While the concept of sustainability has been widely embraced, it has been only vaguely defined and is exceedingly difficult to measure. Sustainability indicators are critical to making the broad concept of sustainability operational by providing specific measures by which decision makers and the public can judge progress. Sustainability Indicators defines the present state of the art in indicator development. It presents a comprehensive assessment of the science behind various indicators, while placing special emphasis on their use as communications tools. The contributors draw on their experience as academics and practitioners to describe the conceptual challenges to measuring something as complex as sustainability at local, regional, national, and global scales. The book also reviews existing indicators to assess how they could be better employed, considering which indicators are overused and which have been underutilized. Sustainability Indicators will help planners and policy makers find indicators that are ready for application and relevant to their needs, and will help researchers identify the unresolved issues where progress is most urgently needed. All readers will find advice as to the most effective ways to use indicators to support decision making.
|Author||: National Academies of Sciences, Engineering, and Medicine,Policy and Global Affairs,Science and Technology for Sustainability Program,Committee on Pathways to Urban Sustainability: Challenges and Opportunities|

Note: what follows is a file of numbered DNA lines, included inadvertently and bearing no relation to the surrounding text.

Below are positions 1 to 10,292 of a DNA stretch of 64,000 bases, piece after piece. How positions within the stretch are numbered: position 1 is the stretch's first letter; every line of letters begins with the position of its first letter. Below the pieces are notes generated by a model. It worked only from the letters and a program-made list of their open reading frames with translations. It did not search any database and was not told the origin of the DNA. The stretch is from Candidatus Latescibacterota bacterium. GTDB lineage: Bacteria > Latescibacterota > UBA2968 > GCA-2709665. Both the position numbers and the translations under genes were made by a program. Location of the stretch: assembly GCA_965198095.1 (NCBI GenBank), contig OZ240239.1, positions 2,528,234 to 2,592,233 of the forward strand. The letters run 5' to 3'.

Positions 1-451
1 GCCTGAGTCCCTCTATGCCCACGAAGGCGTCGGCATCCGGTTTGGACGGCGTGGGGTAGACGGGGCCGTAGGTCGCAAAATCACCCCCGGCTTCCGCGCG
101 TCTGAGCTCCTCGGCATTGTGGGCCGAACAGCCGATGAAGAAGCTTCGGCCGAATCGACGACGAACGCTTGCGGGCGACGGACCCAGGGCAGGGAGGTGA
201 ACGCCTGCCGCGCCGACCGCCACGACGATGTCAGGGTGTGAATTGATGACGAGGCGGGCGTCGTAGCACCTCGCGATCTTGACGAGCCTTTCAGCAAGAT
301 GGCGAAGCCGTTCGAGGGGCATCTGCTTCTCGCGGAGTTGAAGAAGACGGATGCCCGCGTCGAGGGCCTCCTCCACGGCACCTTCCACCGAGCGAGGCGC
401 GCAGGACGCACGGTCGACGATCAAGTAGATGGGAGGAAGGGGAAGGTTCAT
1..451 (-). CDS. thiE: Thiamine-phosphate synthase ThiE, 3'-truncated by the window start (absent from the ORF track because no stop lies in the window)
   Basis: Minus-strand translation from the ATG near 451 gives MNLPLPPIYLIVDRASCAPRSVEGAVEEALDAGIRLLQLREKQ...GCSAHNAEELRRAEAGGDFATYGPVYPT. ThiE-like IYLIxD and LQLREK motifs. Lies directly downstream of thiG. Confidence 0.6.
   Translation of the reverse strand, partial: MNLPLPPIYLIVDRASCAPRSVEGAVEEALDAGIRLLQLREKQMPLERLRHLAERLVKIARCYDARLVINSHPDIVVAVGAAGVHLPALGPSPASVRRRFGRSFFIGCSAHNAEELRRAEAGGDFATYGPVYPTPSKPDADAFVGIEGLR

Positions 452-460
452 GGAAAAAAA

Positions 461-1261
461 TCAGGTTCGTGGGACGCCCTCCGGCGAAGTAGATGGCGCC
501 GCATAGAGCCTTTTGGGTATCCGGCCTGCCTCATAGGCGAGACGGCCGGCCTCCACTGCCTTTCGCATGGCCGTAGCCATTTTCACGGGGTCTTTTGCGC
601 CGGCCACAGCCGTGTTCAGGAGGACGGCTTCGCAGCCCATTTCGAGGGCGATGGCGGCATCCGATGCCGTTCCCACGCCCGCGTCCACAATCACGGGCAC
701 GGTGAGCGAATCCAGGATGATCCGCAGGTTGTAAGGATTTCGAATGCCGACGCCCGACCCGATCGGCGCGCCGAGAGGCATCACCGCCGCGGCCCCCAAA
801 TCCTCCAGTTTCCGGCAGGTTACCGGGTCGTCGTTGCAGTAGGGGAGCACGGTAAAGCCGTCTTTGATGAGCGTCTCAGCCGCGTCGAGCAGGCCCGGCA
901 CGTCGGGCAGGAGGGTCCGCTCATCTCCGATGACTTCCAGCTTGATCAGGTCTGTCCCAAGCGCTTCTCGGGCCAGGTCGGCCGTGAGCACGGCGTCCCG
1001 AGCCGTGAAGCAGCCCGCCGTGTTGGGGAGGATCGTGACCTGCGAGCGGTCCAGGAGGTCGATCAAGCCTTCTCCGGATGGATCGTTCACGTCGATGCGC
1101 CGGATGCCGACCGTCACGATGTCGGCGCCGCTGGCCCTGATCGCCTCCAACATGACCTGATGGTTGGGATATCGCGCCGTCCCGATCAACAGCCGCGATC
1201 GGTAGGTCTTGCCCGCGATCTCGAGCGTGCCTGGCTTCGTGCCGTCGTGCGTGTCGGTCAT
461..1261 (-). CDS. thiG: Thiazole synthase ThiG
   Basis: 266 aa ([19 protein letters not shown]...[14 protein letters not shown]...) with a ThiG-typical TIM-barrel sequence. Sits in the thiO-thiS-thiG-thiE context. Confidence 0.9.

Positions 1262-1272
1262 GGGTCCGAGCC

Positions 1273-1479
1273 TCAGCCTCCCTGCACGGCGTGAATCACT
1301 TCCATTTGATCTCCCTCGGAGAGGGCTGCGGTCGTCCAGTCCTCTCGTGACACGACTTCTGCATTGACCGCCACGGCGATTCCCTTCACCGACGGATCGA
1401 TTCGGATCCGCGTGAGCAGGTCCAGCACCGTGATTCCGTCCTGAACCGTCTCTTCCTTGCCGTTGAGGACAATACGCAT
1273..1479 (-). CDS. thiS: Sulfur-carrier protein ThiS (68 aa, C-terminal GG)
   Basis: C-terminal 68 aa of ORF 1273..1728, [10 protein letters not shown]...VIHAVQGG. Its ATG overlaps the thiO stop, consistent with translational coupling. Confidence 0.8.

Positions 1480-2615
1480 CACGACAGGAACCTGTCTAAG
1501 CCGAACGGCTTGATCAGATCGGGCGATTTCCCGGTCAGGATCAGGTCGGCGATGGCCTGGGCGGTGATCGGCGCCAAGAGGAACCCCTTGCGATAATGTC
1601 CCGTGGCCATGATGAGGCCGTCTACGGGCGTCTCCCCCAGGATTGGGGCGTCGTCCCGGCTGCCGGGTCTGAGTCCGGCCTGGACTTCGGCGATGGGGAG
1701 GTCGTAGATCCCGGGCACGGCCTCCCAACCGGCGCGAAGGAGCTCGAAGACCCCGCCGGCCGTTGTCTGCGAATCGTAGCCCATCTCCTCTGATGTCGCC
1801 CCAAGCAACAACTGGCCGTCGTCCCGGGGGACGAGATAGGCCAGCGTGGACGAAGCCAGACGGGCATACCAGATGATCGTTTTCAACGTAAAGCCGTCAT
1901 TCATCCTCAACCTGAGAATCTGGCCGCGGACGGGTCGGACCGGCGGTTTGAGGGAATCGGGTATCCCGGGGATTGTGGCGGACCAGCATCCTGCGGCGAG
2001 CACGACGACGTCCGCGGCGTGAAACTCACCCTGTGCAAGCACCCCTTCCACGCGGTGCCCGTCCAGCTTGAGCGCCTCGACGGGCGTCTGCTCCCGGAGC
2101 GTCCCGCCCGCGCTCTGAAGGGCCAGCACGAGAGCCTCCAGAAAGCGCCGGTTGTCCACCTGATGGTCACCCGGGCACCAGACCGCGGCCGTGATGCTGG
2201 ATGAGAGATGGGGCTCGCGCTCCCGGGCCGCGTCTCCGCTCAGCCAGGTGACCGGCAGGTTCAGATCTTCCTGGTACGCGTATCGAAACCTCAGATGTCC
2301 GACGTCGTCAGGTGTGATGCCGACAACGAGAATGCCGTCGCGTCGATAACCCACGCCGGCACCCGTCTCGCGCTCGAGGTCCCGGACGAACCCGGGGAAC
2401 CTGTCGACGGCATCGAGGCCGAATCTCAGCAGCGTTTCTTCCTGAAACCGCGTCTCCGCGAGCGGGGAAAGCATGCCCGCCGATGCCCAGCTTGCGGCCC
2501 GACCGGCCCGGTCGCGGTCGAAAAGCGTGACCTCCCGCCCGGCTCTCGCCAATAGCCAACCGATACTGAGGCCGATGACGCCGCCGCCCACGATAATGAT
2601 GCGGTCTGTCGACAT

|Publisher||: National Academies Press|
|Release Date||: 2016-10-11|
|ISBN 10||: 030944456X|
|Pages||: 192 pages|
Cities have experienced an unprecedented rate of growth in the last decade. More than half the world's population lives in urban areas, with the U.S. percentage at 80 percent. Cities have captured more than 80 percent of the globe's economic activity and offered social mobility and economic prosperity to millions by clustering creative, innovative, and educated individuals and organizations. Clustering populations, however, can compound both positive and negative conditions, with many modern urban areas experiencing growing inequality, debility, and environmental degradation. The spread and continued growth of urban areas presents a number of concerns for a sustainable future, particularly if cities cannot adequately address the rise of poverty, hunger, resource consumption, and biodiversity loss in their borders. Intended as a comparative illustration of the types of urban sustainability pathways and subsequent lessons learned existing in urban areas, this study examines specific examples that cut across geographies and scales and that feature a range of urban sustainability challenges and opportunities for collaborative learning across metropolitan regions. It focuses on nine cities across the United States and Canada (Los Angeles, CA, New York City, NY, Philadelphia, PA, Pittsburgh, PA, Grand Rapids, MI, Flint, MI, Cedar Rapids, IA, Chattanooga, TN, and Vancouver, Canada), chosen to represent a variety of metropolitan regions, with consideration given to city size, proximity to coastal and other waterways, susceptibility to hazards, primary industry, and several other factors.